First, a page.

Before America’s founding fathers wrote the Second Amendment, securing our individual right to own a firearm, they wrote the Declaration of the Causes and Necessity of Taking up Arms, paving the way for the American Revolution and the Declaration of Independence. Becoming increasingly at odds with the British parliament, the members of the Second Continental Congress agreed to draft a declaration explaining why America was taking up arms against the British. In the Declaration, the colonists claimed that they had come to America for a life of “civil and religious freedom,” escaping the unjustifiable “power” and “authority” of Parliament. After Great Britain won the Seven Years War and took complete control over the colonies, they decided to impose taxes and trade regulations on the colonists. The colonists felt that Parliament had been acting against the King and violating American’s rights, such as taxing them without representation in Parliament, and subjecting the new Americans to trial without jury. More so, they were suffering violence at the hand of British troops, like the deaths at the Boston Massacre. As tensions increased, British troops became uneasy and tried to disarm the colonists. The Battles of Lexington and Concord started because of the Americans refusal to hand over their guns.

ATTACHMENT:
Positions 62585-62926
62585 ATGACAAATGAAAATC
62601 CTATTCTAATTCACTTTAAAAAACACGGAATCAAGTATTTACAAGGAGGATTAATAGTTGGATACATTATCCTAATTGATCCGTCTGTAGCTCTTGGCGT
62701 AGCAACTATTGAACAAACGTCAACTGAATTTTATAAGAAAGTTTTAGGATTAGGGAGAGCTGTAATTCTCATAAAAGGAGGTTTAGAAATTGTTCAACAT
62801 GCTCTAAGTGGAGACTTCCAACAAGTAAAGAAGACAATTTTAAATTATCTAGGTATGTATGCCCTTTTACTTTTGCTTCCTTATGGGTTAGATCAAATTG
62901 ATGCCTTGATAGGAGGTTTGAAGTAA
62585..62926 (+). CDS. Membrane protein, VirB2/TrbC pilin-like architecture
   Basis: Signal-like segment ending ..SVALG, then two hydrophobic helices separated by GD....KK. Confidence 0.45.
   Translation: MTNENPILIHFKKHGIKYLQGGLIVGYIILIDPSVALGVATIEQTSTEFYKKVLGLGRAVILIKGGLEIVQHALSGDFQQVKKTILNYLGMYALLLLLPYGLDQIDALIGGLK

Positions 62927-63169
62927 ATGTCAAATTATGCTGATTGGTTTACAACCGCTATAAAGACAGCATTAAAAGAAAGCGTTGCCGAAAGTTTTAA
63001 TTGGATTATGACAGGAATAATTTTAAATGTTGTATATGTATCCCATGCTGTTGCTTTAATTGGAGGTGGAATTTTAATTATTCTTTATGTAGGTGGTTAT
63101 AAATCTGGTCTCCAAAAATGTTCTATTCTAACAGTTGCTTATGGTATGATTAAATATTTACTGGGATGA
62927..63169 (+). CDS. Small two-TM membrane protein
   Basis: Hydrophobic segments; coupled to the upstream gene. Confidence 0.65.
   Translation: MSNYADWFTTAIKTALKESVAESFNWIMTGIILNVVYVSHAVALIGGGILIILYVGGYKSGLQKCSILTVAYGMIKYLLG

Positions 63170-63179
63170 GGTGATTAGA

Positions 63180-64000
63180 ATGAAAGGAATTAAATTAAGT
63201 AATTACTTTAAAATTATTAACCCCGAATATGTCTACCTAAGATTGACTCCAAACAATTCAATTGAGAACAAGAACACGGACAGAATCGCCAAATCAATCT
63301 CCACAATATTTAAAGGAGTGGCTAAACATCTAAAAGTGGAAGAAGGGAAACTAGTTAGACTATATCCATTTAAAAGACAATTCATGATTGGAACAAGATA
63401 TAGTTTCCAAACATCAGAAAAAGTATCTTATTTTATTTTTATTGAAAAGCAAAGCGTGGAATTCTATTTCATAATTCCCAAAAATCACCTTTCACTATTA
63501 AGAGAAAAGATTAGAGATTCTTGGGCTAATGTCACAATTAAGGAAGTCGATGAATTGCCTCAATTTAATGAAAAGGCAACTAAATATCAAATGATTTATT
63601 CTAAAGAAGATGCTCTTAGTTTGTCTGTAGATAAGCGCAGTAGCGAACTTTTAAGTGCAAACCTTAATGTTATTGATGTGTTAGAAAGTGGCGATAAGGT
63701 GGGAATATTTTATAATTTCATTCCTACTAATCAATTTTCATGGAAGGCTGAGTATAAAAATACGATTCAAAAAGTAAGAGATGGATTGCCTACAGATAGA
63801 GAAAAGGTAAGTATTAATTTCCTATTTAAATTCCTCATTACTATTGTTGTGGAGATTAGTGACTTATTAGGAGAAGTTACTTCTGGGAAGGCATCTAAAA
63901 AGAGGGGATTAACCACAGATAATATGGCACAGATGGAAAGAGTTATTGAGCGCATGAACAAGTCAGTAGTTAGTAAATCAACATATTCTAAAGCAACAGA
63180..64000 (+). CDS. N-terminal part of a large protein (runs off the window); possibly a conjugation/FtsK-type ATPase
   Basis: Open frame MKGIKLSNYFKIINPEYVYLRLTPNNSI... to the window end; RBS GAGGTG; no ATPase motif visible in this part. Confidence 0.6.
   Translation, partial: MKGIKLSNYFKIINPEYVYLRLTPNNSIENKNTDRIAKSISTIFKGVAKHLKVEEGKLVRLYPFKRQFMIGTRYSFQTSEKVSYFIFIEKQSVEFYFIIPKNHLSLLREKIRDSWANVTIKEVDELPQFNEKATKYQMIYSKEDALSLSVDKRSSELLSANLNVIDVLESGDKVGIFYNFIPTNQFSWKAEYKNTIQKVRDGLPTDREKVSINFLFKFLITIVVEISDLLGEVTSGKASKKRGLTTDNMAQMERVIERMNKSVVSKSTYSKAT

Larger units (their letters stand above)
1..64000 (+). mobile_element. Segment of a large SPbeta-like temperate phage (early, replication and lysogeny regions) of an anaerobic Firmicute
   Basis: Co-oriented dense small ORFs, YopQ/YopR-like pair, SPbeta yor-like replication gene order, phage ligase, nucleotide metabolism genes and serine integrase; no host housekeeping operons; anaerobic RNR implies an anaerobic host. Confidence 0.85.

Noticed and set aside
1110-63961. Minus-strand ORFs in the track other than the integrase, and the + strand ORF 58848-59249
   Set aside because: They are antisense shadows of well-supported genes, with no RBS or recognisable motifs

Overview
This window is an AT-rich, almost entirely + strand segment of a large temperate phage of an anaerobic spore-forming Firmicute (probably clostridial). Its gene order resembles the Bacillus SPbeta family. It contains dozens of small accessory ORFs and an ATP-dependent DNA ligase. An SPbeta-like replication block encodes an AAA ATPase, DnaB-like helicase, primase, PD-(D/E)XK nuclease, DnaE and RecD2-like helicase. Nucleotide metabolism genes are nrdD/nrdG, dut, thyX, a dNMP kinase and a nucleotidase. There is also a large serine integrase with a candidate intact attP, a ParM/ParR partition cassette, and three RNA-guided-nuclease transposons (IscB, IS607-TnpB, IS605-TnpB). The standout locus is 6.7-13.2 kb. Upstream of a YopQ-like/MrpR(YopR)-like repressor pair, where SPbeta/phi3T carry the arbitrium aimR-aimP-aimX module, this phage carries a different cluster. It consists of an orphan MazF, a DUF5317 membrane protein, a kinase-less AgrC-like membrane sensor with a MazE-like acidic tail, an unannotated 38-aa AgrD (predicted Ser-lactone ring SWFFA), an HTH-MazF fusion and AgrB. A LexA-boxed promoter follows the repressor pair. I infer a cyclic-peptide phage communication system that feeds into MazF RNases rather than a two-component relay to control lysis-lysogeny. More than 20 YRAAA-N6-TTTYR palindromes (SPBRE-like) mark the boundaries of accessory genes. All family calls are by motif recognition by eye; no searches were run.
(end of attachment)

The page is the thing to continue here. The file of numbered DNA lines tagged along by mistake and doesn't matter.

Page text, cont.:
In a stand for their freedom, the Second Continental Congress wrote the Declaration of the Causes and Necessity of Taking up Arms. In the Declaration the Congress did not wish to go to war, nor did they defy the King, but they believe that taking up arms to fight for their freedom was the only way to regain their liberty. “Being with one mind resolved to die freemen rather than to live slaves,” says the Declaration.
America’s founding fathers believed in a natural, God-given right to life, liberty, happiness, property, and the right to defend those. The Declaration of the Causes and Necessity of Taking up Arms says:
In our own native land, in defence of the freedom that is our birthright, and which we ever enjoyed till the late violation of it — for the protection of our property, acquired solely by the honest industry of our fore-fathers and ourselves, against violence actually offered, we have taken up arms. We shall lay them down when hostilities shall cease on the part of the aggressors, and all danger of their being renewed shall be removed, and not before.
After forming their own government upon winning the American Revolution, the founding fathers decided that the government only ruled with the permission of its citizens. If the government were to become too powerful, the citizens had a right to oust the current government and appoint a new one. That is exactly how America won its independence from the British. Without the colonists taking up arms, the values of liberty and freedom that we so strongly believe in could have been lost forever. Firearm ownership is a true symbol of American freedom.
On July 6, 1775, those brave and intelligent men of the Second Continental Congress took a pivotal stand against a tyrannical government drafting one of the most important documents in colonial history.
I used to live in a country where no citizen except military and law enforcement could have a gun. That’s not protecting your people, that’s controlling your people. What are you if you aren’t free?